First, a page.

1. Are you using an interesting and original idea? Stormy nights are an over-used theme.
  1. It rhymes, but only because you’ve twisted the normal order of the words around. You wouldn’t say, ‘Look at that farmer old and grey over there,’ if you were talking to someone – it doesn’t sound natural.
  1. Sounds babyish, and as if it was the first thing that came into your head. Something different, like ‘My hair went green with fright!’ could be far better. It’s less easy to spot this flaw in your work, so take the trouble to look at each part of the poem carefully when you revise.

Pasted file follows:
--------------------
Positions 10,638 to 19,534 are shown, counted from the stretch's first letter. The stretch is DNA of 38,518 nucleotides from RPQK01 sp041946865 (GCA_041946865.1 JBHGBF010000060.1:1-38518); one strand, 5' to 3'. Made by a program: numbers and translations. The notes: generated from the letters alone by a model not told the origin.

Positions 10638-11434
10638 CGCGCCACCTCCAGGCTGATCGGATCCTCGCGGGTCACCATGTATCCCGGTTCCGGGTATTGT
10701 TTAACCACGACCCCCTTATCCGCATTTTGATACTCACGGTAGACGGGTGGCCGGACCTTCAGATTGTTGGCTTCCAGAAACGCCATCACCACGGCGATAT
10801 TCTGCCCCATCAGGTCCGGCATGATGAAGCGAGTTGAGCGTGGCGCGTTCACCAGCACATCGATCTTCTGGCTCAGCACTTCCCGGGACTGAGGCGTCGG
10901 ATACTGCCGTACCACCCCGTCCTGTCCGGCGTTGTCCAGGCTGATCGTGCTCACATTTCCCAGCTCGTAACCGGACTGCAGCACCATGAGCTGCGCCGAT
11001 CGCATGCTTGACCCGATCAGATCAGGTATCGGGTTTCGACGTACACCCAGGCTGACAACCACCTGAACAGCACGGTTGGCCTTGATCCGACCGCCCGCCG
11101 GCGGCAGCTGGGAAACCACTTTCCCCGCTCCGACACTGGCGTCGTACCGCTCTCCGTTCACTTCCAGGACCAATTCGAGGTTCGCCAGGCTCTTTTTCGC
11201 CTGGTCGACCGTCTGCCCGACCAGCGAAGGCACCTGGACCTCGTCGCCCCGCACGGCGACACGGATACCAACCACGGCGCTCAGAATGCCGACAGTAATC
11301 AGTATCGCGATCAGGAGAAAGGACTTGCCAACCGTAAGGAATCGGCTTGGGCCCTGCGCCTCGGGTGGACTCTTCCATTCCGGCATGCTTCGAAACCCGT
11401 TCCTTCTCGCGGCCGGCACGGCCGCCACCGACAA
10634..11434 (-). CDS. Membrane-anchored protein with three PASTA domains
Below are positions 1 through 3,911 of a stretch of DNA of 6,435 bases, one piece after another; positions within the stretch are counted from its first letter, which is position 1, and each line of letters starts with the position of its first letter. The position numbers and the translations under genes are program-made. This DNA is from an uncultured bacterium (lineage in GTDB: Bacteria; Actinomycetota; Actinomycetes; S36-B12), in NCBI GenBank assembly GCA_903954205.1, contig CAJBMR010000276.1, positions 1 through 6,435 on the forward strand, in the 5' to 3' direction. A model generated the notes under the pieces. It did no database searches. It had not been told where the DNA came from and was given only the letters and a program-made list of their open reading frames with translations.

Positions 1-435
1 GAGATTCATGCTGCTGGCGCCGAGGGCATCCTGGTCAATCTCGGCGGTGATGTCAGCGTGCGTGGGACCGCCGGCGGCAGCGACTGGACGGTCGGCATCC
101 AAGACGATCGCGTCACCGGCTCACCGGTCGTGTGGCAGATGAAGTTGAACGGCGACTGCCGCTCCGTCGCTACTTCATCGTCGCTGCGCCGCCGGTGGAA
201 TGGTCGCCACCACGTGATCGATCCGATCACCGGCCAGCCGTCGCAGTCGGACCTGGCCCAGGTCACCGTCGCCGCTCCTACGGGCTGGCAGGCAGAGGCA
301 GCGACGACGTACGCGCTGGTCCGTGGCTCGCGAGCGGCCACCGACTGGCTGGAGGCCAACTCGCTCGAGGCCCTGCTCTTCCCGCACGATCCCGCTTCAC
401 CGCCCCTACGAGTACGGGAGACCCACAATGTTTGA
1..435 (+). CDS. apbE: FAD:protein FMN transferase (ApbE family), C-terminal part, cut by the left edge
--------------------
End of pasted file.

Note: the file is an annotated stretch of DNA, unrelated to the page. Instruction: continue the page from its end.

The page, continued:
All of these are considered ‘lazy’ ways of writing which will make your poems less enjoyable for a lot of readers, so try to avoid them if you want to write GOOD poems, instead of just quick poems.

But the most important thing is that you get pleasure from writing your poetry, so don’t stress over it – there’s no need to struggle and worry over rhymes and rhythms unless you’re having fun with it as a challenge.

And keep writing!

 

Emily Lock is a freelance writer and blogger about the ups and downs of trying to evolve towards a better life.

Her Emily the Dodo blog is updated every week, with ideas to inspire you to make those changes, quizzes to help you decide what you want and planners so you can figure out how you’re going to get it, along with life hacks to make it easier. Come and join Emily on the journey to a happy life.